The Glass House Mountains - Mount Ngungun
In Queensland, Australia
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Situated about 60 kms north of Brisbane on the Sunshine Coast, Queensland are a group of volcanic plugs rising dramatically from the coastal plain and known as ‘The Glass House Mountains.’ The first European to see the Glass House Mountains was Captain James Cook (then Lieutenant)in 1770 who noted the way that the sunlight reflected from the rocks. Cook noted that their singular form and elevation resembled a glass house and for that reason named them the Glass House Mountains.
The next European explorer to visit the area was Matthew Flinders during his exploration of Moreton Bay in 1799. Flinders climbed Mount Beerburrum and surveyed the whole of Moreton Bay.
The mountains are the eroded cores of central volcanoes of Cenozoic age and were formed between 25-27 million years ago. There were at least ten centres of eruptions, each represented by a separate hill. Made from very fine grained to glassy volcanic rocks, mainly alkali rhyolite (comendite), and trachyte. They have intruded through almost horizontally bedded Jurassic sandstones and shales of the Landsborough Formation. Many of the volcanics have well developed columnar jointing. Originally, each of the eruptive centres would have had volcanic cones of softer pyroclastic material, now eroded away. Many of the dome shaped hills and conical peaks have Aboriginal names. Mount Beerwah, made of trachyte, is the highest peak at 556m. Mount Beerburrum (276m) and Mount Miketeebumulgrai form dome like intrusions of trachyte and Mount Coonowrin is a steep spire of rhyolite. Mount Ngungun and Mount Tibrogargan are made of coarser rhyolite. Mount Tunbubudla, Mount Tibberoowuccum, Mount Coochin and Wildhorse Mountain are rhyolite intrusions.
Tibrogargan, the father, and Beerwah, the mother, had many children. Coonowrin the eldest, Beerburrum, the Tunbubudla twins, the Coochin twins, Ngungun, Tibberoowuccum, Miketeebumulgrai and Saddleback. There was Round who was fat and small and Wildhorse who was always paddling in the sea.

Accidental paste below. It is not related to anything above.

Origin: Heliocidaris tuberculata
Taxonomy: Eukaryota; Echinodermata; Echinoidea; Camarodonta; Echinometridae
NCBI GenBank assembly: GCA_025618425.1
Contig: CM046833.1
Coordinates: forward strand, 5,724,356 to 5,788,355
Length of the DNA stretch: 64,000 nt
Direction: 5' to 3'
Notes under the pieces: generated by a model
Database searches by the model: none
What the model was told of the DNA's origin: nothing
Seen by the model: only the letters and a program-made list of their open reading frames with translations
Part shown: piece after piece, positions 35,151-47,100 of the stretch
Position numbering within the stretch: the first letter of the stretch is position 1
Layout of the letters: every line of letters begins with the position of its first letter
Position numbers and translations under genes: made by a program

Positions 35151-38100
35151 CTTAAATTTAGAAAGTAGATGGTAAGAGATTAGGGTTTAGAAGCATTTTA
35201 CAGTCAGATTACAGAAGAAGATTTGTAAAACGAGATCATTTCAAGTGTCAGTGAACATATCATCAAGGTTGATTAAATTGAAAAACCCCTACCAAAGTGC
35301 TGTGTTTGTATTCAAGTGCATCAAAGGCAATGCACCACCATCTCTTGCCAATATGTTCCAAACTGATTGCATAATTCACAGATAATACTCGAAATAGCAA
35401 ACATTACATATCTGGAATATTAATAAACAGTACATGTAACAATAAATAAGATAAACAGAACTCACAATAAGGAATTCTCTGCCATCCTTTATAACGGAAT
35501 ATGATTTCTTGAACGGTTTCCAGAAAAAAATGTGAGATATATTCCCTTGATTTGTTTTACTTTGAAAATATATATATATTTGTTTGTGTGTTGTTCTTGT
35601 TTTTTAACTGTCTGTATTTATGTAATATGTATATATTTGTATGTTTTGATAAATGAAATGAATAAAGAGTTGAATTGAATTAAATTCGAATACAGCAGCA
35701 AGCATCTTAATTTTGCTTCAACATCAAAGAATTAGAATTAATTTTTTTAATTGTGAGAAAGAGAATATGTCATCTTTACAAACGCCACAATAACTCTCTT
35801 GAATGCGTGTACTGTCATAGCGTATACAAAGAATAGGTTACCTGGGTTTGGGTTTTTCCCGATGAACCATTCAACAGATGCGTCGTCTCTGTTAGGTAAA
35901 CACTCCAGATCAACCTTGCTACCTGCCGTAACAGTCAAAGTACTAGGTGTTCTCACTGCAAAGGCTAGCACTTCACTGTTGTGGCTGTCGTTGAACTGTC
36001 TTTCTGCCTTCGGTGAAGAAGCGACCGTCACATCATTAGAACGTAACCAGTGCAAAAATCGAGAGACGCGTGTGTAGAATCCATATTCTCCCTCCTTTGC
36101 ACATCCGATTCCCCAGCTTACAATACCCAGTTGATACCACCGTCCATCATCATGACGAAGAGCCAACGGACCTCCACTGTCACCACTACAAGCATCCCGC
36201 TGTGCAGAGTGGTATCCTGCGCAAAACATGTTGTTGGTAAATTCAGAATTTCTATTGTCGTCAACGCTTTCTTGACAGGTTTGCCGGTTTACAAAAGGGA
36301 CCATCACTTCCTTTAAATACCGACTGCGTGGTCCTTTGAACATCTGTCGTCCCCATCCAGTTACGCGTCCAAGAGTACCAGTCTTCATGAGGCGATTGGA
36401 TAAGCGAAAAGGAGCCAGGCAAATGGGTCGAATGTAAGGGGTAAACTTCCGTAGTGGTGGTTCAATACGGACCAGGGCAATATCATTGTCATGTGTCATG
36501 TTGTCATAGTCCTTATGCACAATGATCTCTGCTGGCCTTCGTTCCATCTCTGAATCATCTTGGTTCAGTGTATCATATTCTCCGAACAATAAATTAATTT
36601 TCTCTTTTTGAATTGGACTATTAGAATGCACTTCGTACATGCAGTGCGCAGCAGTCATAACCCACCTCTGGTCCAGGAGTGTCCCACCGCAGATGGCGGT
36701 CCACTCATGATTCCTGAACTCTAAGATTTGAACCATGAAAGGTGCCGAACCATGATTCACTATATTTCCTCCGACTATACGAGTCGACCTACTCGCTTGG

One day Tibrogargan, the father, observes that the sea is rising and asks that Coonowrin the eldest son help their pregnant mother to safety. Terrified, Coonowrin instead flees. Infuriated by his sons cowardice Tibrogargan pursues him and strikes him so hard that he dislocates Coonowrin's neck.
Feeling ashamed, Coonowrin went over to Tibrogargan and asked for his forgiveness, but filled with shame at his son’s cowardice, Tibrogargan could do nothing but weep tears which, trickling along the ground, formed a stream that flowed into the sea. Then Coonowrin went to his brothers and sisters, but they also wept at the shame of their brother’s cowardice. This is said to explain the many small streams that flow through the area.
Tibrogargan then called to Coonowrin, asking him why he had deserted his mother. Coonowrin replied that as Beerwah was the biggest of them all she should be able to take care of herself. He did not know that she was again pregnant, which was the reason for her great size. Then Tibrogargan turned his back on his son and vowed that he would never look at him again.
Even today, Tibrogargan gazes far out to sea and never looks around at Coonowrin, who hangs his head and cries, his tears running off to sea. His mother, Beerwah, is still heavy with child, as it tales a long, long time to give birth to a mountain.
At a height of 253mtrs Mount Ngungun is made of rhyolite and the vegetation is the most varied of the Glass House Mountains. 126 of 178 plant species found in the Glass House Mountains are found within the forests of Mount Ngungun.
The walk to the summit is classed as one of the most accessible in the Glass House Mountains. It is a class 4 track with a 2.2K return journey which requires you to allow 2 hours return. I completed the return journey in 1 hour and I am of average fitness.
To Log this earthcache you have to complete the following things and email me the results. The listed co-ords will take you to the information board;
1) At the first location, what are the names of the 3 species of butterflies that often grace the summit of Mount Ngungun?
2) Go to S 26 53.983 E 152 56.101 (summit), What type of rock and colour is it at the summit?
3) How many of the Glass House Mountains can you see from here?
4) Take a photo of you with your GPS or just your GPS from the summit. Post this photo with your log.
Please email the answers to the questions, please DO NOT post them with your log.
Permission to list an earthcache at this location was given by Norm Taylor, Ranger in Charge, Glass House MU.
I WILL DELETE LOGS THAT DO NOT MEET ALL REQUIREMENTS FOR THIS EARTHCACHE.
[email answers and PLEASE await my reply before logging]
Last Updated: on 7/27/2014 4:38:56 AM Pacific Daylight Time (11:38 AM GMT)
Coordinates are in the WGS84 datum